Nick Waipara New Zealand

It takes a village to protect an ecosystem

"Everyone can play a part in promoting plant health and preventing disease."

For scientist Nick Waipara, community engagement is vital in the fight against plant diseases. Nick has spent the past decade fighting kauri dieback disease – caused by the fungus Phytophthora agathidicida – and advocating for the use of both the latest science-based approaches and indigenous Māori knowledge (Mātauranga Māori) to help save forests and inform biosecurity responses in New Zealand. 

Kauri trees are intrinsic to the native forests of New Zealand’s North Island, where healthy trees may live for over 1 000 years, nurturing over 17 species under their canopies. They are treasured entities for the Māori people, who have many historical and cultural connections to their forests and consider tree health as an indicator of their own well-being.  

However, since 2006, thousands of kauri have died from kauri dieback disease, which once in the soil is virtually impossible to eradicate. “As a plant pathologist, I’ve never seen anything so virulent,” says Nick. “It is decimating the juvenile trees as well as the seedlings and the iconic thousand-year-old trees.” 

Treatments include preventive measures such as hygiene protocols for forest visitors (the disease is being spread by humans); and disease management measures such as phosphite injections, which help some trees recover.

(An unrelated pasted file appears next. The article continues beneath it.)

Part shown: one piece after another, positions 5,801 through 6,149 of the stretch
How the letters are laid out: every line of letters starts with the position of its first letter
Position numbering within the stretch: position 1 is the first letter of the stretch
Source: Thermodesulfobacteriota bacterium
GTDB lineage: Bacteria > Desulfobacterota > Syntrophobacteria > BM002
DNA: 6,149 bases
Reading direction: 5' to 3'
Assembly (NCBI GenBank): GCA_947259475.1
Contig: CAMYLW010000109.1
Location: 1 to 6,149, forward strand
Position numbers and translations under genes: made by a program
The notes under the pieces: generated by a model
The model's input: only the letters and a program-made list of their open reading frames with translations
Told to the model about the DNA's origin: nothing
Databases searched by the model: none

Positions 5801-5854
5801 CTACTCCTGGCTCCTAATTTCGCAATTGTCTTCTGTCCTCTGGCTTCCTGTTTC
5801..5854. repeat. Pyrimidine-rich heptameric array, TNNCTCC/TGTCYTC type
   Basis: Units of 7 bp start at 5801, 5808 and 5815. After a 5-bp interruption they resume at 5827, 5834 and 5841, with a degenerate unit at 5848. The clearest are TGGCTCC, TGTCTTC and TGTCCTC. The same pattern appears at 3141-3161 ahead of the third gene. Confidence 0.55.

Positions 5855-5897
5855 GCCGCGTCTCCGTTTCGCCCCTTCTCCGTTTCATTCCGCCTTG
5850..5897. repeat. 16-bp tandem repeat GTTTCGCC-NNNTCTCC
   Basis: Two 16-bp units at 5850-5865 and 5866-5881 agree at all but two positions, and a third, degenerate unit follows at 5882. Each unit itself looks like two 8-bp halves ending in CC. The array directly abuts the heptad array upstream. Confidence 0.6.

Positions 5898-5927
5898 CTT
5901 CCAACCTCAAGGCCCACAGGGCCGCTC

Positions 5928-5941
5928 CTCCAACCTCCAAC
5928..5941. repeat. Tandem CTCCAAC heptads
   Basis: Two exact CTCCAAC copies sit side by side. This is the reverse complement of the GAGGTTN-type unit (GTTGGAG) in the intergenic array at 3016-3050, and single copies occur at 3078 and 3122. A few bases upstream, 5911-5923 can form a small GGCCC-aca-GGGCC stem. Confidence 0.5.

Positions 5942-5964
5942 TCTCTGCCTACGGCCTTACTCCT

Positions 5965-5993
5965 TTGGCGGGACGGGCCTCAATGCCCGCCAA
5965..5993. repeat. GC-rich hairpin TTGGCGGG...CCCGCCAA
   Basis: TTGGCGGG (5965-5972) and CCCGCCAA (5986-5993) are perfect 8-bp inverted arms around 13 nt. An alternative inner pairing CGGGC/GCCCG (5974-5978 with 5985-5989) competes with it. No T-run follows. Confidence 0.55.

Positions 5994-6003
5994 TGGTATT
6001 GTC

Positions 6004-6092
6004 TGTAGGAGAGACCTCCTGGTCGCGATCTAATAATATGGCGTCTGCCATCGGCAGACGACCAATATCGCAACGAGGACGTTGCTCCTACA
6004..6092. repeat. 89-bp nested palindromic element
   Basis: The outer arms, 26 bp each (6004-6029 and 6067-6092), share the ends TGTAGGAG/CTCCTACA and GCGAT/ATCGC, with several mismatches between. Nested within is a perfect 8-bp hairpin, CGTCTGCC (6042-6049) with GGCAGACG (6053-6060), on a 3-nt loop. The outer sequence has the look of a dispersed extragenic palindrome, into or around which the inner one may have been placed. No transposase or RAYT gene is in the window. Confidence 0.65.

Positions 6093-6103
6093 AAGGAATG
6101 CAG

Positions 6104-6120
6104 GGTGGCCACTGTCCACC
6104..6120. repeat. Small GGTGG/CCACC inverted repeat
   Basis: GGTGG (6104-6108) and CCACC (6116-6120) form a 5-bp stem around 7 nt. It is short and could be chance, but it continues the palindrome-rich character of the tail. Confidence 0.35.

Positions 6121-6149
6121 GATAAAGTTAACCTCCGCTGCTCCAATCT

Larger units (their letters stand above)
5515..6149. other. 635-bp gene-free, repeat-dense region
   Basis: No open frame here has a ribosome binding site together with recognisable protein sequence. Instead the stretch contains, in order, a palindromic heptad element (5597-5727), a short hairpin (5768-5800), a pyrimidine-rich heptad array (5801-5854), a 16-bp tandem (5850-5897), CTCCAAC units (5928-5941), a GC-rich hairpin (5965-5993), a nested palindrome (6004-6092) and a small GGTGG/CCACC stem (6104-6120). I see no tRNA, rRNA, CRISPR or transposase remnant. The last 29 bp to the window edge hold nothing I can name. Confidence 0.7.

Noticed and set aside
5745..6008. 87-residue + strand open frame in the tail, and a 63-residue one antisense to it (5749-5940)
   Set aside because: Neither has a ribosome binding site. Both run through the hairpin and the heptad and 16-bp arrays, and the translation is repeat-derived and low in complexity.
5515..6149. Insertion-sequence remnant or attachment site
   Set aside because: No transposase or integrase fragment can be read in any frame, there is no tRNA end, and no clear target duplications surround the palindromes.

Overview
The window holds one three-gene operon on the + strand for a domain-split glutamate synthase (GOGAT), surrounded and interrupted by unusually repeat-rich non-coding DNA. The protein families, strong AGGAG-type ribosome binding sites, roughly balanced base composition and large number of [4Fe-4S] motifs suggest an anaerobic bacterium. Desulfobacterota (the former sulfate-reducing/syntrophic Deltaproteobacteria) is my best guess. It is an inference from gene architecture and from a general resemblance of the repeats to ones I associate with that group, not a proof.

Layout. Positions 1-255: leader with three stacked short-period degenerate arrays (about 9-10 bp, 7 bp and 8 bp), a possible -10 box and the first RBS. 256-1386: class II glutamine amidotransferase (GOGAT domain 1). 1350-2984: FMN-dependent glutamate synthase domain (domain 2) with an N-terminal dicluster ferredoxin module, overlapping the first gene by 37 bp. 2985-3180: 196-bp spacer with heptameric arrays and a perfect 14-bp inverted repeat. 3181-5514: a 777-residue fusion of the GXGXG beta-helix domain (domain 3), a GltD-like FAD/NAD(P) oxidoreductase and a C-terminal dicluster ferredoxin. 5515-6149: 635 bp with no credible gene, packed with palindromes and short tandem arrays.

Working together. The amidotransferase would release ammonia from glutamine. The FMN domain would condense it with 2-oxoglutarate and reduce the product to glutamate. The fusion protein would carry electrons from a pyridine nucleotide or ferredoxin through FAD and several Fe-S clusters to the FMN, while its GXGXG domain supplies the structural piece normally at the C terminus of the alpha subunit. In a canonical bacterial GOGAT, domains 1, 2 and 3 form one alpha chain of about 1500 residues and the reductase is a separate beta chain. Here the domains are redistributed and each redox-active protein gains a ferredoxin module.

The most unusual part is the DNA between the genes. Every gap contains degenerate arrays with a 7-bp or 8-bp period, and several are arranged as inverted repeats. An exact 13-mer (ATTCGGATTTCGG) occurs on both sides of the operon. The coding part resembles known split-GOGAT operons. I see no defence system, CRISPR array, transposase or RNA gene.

Everyone can play a part in promoting plant health and preventing disease,” says Nick. “For kauri dieback disease this includes participating in hygiene practices before entering a kauri forest, monitoring kauri on your land and becoming a “citizen scientist”, or adopting some of the indigenous approaches that are underpinned by Mātauranga Māori.” 

Along with other biologists, social scientists, Māori and community groups, Nick has been successfully mobilizing an army of “rescue ambassadors” through the Kauri Rescue programme. Under this citizen-science model, participants co-design experimental approaches, collect and report data, and then analyse their results to help refine the project. The local indigenous knowledge is a crucial part of this and is already providing successful solutions to protect kauri from the disease. 

Meanwhile, Nick is also co-leading government-funded scientific research aimed at improving our understanding of kauri dieback disease to help manage the risks to New Zealand’s native ecosystems.